Benedikt Frohn says about the meeting: “It was a remarkable experience. The passion for science was ubiquitous and connected students and Laureates. They inspired me to go beyond the boundaries of today’s knowledge. I took a renewed motivation, a broadened scientific horizon and many new friendships home with me.”

Benedikt together with Piotr Kapuściński from CNRS in France and Rebekka Garreis from ETH Zurich in Switzerland won the poster prize at this years "Graphene Study 2019" making it possible to attend the Lindau meeting. In particular, the Graphene Flagship made this possible through a collaboration started this year with the Lindau meeting's organizers. Graphene and 2D materials were also a repeatedly discussed topic with Konstantin Novoselov giving a talk about "Materials of the Future" as well as a Science Breakfast were Graphene Flagship Director Jari Kinaret, Klaus von Klitzing and Novoselov spoke. Here the students had the opportunity to join the discussions and share their ideas about the future materials.

More information can be found at the flagship news-page.

Foto/Credit: Patrick Kunkel/Lindau Nobel Laureate Meetings

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14.06.2019

New Publication: Spin States Protected from Intrinsic Electron-Phonon-Coupling Reaching 100 ns Lifetime at Room Temperature in MoSe2

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Nano Lett. 19, 4083(2019)
We present time-resolved Kerr rotation measurements, showing spin lifetimes of over 100 ns at room temperature in monolayer MoSe2. These long lifetimes are accompanied by an intriguing temperature-dependence of the Kerr amplitude, which increases with temperature up to 50 K and then abruptly switches sign. Using ab initio simulations, we explain the latter behavior in terms of the intrinsic electron–phonon coupling and the activation of transitions to secondary valleys. The phonon-assisted scattering of the photoexcited electron–hole pairs prepares a valley spin polarization within the first few ps after laser excitation. The sign of the total valley magnetization, and thus the Kerr amplitude, switches as a function of temperature, as conduction and valence band states exhibit different phonon-mediated intervalley scattering rates. However, the electron–phonon scattering on the ps time scale does not provide an explanation for the long spin lifetimes. Hence, we deduce that the initial spin polarization must be transferred into spin states, which are protected from the intrinsic electron–phonon coupling, and are most likely resident charge carriers, which are not part of the itinerant valence or conduction band states.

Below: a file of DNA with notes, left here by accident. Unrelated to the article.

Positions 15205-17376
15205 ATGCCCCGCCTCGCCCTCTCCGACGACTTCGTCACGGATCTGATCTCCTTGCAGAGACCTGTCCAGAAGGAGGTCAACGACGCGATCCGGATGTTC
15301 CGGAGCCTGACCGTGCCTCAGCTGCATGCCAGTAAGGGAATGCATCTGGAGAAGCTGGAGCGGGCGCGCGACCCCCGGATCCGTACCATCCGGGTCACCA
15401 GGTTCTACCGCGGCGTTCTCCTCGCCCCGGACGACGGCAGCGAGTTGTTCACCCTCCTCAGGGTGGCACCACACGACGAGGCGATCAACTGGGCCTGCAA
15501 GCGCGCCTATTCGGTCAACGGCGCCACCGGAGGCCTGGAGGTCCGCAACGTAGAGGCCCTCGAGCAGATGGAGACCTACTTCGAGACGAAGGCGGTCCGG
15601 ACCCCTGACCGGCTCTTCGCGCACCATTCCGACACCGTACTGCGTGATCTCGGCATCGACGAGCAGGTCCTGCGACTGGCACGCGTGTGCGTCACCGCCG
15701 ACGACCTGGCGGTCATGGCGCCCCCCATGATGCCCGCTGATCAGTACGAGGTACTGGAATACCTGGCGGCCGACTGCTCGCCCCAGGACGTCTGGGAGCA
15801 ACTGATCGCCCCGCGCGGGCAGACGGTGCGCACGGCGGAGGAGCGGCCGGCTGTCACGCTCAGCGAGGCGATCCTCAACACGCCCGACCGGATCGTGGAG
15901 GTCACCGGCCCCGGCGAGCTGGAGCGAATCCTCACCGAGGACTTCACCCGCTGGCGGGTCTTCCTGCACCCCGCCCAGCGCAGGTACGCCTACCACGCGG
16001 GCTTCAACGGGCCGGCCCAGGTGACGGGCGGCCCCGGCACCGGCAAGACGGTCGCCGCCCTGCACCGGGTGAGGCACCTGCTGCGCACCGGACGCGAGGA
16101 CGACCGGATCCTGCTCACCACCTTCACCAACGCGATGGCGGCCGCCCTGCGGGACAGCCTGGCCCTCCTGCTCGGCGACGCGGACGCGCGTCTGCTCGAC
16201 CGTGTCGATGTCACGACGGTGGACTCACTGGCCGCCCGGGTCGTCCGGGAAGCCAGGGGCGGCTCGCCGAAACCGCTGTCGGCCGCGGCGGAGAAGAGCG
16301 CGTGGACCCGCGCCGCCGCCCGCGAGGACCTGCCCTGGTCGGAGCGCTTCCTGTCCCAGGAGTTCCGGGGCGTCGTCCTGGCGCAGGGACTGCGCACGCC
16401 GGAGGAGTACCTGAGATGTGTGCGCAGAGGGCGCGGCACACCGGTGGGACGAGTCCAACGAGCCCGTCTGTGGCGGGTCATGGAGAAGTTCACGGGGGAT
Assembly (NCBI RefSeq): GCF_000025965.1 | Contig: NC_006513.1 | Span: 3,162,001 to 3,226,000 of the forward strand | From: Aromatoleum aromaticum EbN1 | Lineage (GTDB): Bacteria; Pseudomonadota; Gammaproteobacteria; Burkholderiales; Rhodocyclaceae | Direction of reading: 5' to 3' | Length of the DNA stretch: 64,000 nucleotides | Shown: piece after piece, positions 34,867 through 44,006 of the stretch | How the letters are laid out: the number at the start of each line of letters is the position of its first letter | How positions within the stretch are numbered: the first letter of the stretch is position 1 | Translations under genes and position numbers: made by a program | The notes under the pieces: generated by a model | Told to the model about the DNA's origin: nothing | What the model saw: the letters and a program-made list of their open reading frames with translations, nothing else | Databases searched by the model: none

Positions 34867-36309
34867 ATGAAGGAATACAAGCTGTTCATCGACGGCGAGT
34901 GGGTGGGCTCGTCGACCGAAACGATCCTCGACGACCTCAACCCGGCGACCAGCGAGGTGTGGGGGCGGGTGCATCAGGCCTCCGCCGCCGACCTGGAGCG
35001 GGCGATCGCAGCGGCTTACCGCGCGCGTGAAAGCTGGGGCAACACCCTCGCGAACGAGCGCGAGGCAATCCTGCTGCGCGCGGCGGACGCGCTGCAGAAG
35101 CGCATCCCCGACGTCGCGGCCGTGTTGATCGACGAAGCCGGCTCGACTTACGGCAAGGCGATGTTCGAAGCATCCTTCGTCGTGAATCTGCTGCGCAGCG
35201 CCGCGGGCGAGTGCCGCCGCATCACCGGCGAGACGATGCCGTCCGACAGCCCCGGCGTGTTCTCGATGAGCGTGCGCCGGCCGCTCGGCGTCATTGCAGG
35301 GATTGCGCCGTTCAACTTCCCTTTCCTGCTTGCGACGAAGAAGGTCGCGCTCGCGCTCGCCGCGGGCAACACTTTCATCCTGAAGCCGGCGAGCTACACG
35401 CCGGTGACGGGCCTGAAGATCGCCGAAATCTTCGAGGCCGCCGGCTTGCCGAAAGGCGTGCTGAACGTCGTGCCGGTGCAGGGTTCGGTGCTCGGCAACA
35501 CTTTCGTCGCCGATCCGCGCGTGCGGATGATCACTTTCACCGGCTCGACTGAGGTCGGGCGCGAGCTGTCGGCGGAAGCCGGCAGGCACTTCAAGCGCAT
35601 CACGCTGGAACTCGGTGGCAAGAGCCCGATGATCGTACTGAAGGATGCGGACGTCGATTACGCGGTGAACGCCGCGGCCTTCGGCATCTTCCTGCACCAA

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03.06.2019

New Publication: A corner reflector of graphene Dirac fermions as a phonon-scattering sensor

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Nat. Commun. 10, 2428 (2019)
Dirac fermion optics exploits the refraction of chiral fermions across optics-inspired Klein-tunneling barriers defined by high-transparency p-n junctions. We consider the corner reflector (CR) geometry introduced in optics or radars. We fabricate Dirac fermion CRs using bottom-gate-defined barriers in hBN-encapsulated graphene. By suppressing transmission upon multiple internal reflections, CRs are sensitive to minute phonon scattering rates. Here we report on doping-independent CR transmission in quantitative agreement with a simple scattering model including thermal phonon scattering. As a signature of CRs, we observe Fabry-Pérot oscillations at low temperature, consistent with single-path reflections. Finally, we demonstrate high-frequency operation which promotes CRs as fast phonon detectors. Our work establishes the relevance of Dirac fermion optics in graphene and opens a route for its implementation in topological Dirac matter.